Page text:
Who Are Mennonites?
Mennonites are Christians
We believe in the lordship and saving grace of Jesus Christ. We yearn to grow more like Christ. We believe in the triune God — Father, Son and Holy Spirit.
We are neither Catholic nor Protestant, but we share ties to those streams of Christianity. We cooperate as a sign of our unity in Christ and in ways that extend the reign of God’s Kingdom on earth. We are known as “Anabaptists” (not anti-Baptist) — meaning “rebaptizers.”
While we were first called “Anabaptists” in the 1500s, we were later nicknamed “Mennonites” after one of our early leaders, Menno Simons, a Catholic priest who aligned himself with the Anabaptists in 1536. The nickname stuck. And after 500 years, we’re still known as the Mennonites.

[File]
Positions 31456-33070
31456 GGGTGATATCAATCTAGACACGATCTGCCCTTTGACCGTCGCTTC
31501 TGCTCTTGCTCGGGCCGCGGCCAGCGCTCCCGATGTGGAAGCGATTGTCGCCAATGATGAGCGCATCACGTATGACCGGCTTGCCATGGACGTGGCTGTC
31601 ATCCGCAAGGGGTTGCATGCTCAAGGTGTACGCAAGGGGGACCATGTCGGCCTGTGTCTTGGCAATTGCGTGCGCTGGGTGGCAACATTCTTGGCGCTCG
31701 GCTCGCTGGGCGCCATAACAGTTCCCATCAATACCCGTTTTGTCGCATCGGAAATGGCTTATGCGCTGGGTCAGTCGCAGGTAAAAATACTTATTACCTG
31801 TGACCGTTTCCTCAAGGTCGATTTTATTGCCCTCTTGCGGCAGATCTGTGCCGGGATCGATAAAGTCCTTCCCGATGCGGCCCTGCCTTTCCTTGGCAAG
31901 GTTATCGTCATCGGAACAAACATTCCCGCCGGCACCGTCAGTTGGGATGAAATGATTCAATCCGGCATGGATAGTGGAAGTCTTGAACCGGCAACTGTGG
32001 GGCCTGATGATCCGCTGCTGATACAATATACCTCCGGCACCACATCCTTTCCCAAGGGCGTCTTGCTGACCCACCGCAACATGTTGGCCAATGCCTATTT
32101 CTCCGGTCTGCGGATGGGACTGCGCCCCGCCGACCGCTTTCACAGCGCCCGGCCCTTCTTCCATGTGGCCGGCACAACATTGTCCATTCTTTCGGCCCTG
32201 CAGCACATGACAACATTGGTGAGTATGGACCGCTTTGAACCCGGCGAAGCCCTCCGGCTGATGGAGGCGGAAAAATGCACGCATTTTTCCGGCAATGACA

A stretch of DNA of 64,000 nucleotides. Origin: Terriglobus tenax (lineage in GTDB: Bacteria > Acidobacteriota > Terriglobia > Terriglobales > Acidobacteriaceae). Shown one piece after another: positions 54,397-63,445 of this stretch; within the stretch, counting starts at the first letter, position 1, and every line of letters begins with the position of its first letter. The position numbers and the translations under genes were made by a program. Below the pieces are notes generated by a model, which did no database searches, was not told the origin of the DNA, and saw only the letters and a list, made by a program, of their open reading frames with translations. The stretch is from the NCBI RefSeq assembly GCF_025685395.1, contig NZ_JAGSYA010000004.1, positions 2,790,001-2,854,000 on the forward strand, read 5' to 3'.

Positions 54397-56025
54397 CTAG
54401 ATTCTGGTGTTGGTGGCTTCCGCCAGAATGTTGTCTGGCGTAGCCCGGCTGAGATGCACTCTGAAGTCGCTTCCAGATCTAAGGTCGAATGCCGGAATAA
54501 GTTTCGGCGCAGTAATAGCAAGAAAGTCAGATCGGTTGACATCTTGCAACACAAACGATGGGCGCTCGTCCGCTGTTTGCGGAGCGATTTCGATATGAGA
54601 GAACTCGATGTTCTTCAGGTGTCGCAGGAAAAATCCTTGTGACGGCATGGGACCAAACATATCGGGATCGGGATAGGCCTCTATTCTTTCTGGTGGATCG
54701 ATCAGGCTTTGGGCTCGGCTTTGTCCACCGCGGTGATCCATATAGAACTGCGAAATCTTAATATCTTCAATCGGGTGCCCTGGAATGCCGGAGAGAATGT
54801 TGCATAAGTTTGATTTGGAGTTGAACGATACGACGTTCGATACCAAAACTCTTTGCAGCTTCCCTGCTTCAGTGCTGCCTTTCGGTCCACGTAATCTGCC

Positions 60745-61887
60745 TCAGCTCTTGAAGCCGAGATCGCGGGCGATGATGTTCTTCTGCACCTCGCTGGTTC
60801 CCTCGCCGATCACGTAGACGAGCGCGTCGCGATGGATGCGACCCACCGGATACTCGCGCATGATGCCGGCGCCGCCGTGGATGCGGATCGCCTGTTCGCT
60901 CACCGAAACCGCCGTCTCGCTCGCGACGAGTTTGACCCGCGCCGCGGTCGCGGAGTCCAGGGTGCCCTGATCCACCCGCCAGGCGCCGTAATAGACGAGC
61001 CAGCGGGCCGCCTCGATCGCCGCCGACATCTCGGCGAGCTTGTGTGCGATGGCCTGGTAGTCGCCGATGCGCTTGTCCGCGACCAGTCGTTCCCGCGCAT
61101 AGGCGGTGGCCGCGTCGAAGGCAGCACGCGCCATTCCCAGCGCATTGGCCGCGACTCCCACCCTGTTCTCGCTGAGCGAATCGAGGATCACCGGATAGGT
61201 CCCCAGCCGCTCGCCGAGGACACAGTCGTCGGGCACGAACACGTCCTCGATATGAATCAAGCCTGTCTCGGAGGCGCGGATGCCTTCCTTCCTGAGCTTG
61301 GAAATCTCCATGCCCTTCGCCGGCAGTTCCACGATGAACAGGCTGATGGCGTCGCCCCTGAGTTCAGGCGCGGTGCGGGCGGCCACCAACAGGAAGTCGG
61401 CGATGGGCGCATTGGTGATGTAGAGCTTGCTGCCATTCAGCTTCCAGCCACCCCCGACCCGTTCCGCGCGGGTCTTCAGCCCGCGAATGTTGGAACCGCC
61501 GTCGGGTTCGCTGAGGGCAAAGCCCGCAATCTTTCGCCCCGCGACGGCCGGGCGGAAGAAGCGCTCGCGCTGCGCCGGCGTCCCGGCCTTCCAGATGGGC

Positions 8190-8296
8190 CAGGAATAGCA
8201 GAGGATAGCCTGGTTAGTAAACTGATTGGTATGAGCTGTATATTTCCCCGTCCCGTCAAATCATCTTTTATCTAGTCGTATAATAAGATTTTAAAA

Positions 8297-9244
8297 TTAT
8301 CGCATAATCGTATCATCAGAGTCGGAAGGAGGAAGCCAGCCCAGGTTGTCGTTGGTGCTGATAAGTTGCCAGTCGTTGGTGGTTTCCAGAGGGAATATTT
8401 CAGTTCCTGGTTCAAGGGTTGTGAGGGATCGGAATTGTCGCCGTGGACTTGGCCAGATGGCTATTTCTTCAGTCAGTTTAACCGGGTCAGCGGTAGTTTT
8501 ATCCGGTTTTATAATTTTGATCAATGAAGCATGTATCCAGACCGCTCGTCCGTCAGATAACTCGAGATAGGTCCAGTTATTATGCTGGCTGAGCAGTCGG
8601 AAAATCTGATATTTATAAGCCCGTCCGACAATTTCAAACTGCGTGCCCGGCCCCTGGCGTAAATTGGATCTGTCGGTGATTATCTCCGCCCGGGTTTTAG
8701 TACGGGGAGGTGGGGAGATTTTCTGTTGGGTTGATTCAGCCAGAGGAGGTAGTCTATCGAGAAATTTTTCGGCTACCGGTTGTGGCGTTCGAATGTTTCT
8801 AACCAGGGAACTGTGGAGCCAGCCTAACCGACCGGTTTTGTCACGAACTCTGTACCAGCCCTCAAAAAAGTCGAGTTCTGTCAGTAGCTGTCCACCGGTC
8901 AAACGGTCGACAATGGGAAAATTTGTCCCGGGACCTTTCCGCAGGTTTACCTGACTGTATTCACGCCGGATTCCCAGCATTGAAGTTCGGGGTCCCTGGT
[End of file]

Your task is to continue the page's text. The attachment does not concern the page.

Mennonites are not
a closed group
Mennonites value the sense of family and community that comes with a shared vision of following Jesus Christ, accountability to one another and the ability to agree and disagree in love. We are not a closed group. You are welcome to join us as together we follow Jesus and pursue Christ’s purpose in the world. Our vision is one of healing and hope. God calls us to be followers of Jesus Christ and by the power of the Holy Spirit, to grow as communities of grace, joy and peace, so that God’s healing and hope flow through us to the world.
We find that many people asking about Mennonites are actually thinking of the Amish or “Old Order Mennonites.” Mennonites and Amish come from the same Anabaptist tradition begun in the 16th century, but there are differences in how we live out our Christian values. The distinctiveness of the Amish is in their separation from the society around them. They generally shun modern technology, keep out of political and secular involvements and dress plainly. Adapted from: mennoniteusa.org